Response to Consumer Reports’ questions from Charlotte Hungerford Hospital

Rate this post

Immunization or “the triumph of modern medicine”

According to preliminary data from the World Health Organization, measles increased by around 300 percent globally in the first three months of 2019, compared to the same period last year, with a considerable increase in all regions of the world. world.

The situation points to a widespread recurrence after years of hard-won progress… A stain on what, despite everything, continues to be “a success story in Public Health”, as the WHO has wanted to highlight these last days of April, when World Immunization Week is celebrated every year.

  • Today, reminds the WHO, 85 percent of children worldwide receive essential vaccines to save lives, protecting them and their communities not only against measles but also against diphtheria, tetanus, whooping cough, hepatitis B and polio.
  • This level of protection stems from a strong global push to increase access and affordability of vaccines, with initiatives such as Gavi, the Vaccine Alliance, and the Measles and Rubella Initiative.

The impact has been the same in these and in many other diseases. In others it is yet to come. On the horizon, new vaccines will protect against some of the most dangerous known pathogens. The Ebola vaccine has already played a critical role in controlling the spread of the outbreak in the Democratic Republic of the Congo, while the world’s first malaria vaccine is being tested in the immunization programs of three African countries.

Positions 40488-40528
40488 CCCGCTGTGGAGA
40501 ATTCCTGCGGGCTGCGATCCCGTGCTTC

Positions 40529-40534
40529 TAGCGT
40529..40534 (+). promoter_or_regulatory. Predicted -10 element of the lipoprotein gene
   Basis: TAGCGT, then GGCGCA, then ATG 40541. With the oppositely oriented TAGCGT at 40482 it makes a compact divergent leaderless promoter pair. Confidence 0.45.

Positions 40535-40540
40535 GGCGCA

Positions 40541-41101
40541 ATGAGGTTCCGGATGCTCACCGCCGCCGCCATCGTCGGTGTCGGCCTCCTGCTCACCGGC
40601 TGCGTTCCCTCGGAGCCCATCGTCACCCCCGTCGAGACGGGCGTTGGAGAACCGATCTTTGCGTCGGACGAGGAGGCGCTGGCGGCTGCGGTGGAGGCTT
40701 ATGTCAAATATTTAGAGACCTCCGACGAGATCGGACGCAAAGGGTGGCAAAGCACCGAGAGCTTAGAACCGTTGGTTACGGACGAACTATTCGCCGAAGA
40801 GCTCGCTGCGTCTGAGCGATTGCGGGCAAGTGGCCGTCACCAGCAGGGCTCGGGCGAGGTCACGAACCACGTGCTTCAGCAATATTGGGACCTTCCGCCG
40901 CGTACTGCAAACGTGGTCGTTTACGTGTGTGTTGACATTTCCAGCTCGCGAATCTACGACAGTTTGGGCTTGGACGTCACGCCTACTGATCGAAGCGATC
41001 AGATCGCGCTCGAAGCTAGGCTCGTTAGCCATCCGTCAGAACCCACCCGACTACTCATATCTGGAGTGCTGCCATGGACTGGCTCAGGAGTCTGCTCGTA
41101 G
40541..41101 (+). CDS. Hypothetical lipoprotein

Vaccination gaps

Despite evidence supporting health gains from immunization strategies, recent outbreaks of vaccine-preventable diseases highlight persistent gaps in health systems. In recent years, global immunization rates have stagnated.

The 85 percent coverage of children means that approximately 116 million children receive their vaccines each year, but also that there are some 20 million – the majority in countries of extreme poverty – who are not receiving them.

  1. Vaccination gapsBut inequalities in access are not unique to these countries. They occur regardless of the income level of the states, although in those with fewer access barriers, the anti-vaccine trend continues to be the one that conditions immunization rates.
  2. Advancing access in the poorest countries and promoting information in those with higher incomes is a double strategy that the WHO recalls again during World Immunization Week 2019, whose objective is to promote vaccination and raise awareness of the role of this method of immunization to prevent and kill diseases in people of all ages.
  3. This will require, adds the WHO, comprehensive strategies and work to promote the benefits of vaccines throughout the person’s life, involving all health professionals.


In line with the WHO, the European Medicines Agency (EMA) has warned that some vaccine-preventable diseases are returning to Europe, mainly affecting children. For this reason, they also call for stopping anti-vaccine movements, one of the great threats against public health.

In this sense, they also urge society to follow the vaccination schedules in order not to put the lives of both individual people and those around them at risk.

In order to highlight the achievements made with vaccination, the EMA points out that thanks to vaccination smallpox has been eradicated and polio reduced by 99 percent around the world, that between 2000 and 2017 vaccination against measles has prevented more than 21 million deaths or that immunization against the human papilloma virus prevents 90 percent of cervical and uterine cancers from developing.